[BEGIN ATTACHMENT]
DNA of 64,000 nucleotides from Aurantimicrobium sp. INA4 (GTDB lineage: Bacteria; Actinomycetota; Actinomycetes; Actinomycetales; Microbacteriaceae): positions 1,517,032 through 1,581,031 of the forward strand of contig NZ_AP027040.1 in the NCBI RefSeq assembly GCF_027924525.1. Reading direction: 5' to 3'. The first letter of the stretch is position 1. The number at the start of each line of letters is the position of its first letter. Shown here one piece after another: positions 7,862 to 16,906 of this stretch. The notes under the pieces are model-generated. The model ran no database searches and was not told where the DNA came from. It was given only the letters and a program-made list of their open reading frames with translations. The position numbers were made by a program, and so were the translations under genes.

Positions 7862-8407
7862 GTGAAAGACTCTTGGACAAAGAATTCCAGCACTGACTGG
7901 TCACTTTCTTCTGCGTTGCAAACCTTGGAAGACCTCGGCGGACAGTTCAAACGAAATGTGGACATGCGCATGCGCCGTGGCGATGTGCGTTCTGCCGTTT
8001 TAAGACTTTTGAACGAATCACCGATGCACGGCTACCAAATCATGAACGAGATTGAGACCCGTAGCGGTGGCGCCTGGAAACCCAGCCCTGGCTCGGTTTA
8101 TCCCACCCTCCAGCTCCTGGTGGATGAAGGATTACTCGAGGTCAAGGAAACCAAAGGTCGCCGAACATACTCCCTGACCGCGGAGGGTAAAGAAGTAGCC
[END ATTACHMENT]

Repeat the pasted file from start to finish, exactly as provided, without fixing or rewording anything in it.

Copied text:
DNA of 64,000 nucleotides from Aurantimicrobium sp. INA4 (GTDB lineage: Bacteria; Actinomycetota; Actinomycetes; Actinomycetales; Microbacteriaceae): positions 1,517,032 through 1,581,031 of the forward strand of contig NZ_AP027040.1 in the NCBI RefSeq assembly GCF_027924525.1. Reading direction: 5' to 3'. The first letter of the stretch is position 1. The number at the start of each line of letters is the position of its first letter. Shown here one piece after another: positions 7,862 to 16,906 of this stretch. The notes under the pieces are model-generated. The model ran no database searches and was not told where the DNA came from. It was given only the letters and a program-made list of their open reading frames with translations. The position numbers were made by a program, and so were the translations under genes.

Positions 7862-8407
7862 GTGAAAGACTCTTGGACAAAGAATTCCAGCACTGACTGG
7901 TCACTTTCTTCTGCGTTGCAAACCTTGGAAGACCTCGGCGGACAGTTCAAACGAAATGTGGACATGCGCATGCGCCGTGGCGATGTGCGTTCTGCCGTTT
8001 TAAGACTTTTGAACGAATCACCGATGCACGGCTACCAAATCATGAACGAGATTGAGACCCGTAGCGGTGGCGCCTGGAAACCCAGCCCTGGCTCGGTTTA
8101 TCCCACCCTCCAGCTCCTGGTGGATGAAGGATTACTCGAGGTCAAGGAAACCAAAGGTCGCCGAACATACTCCCTGACCGCGGAGGGTAAAGAAGTAGCC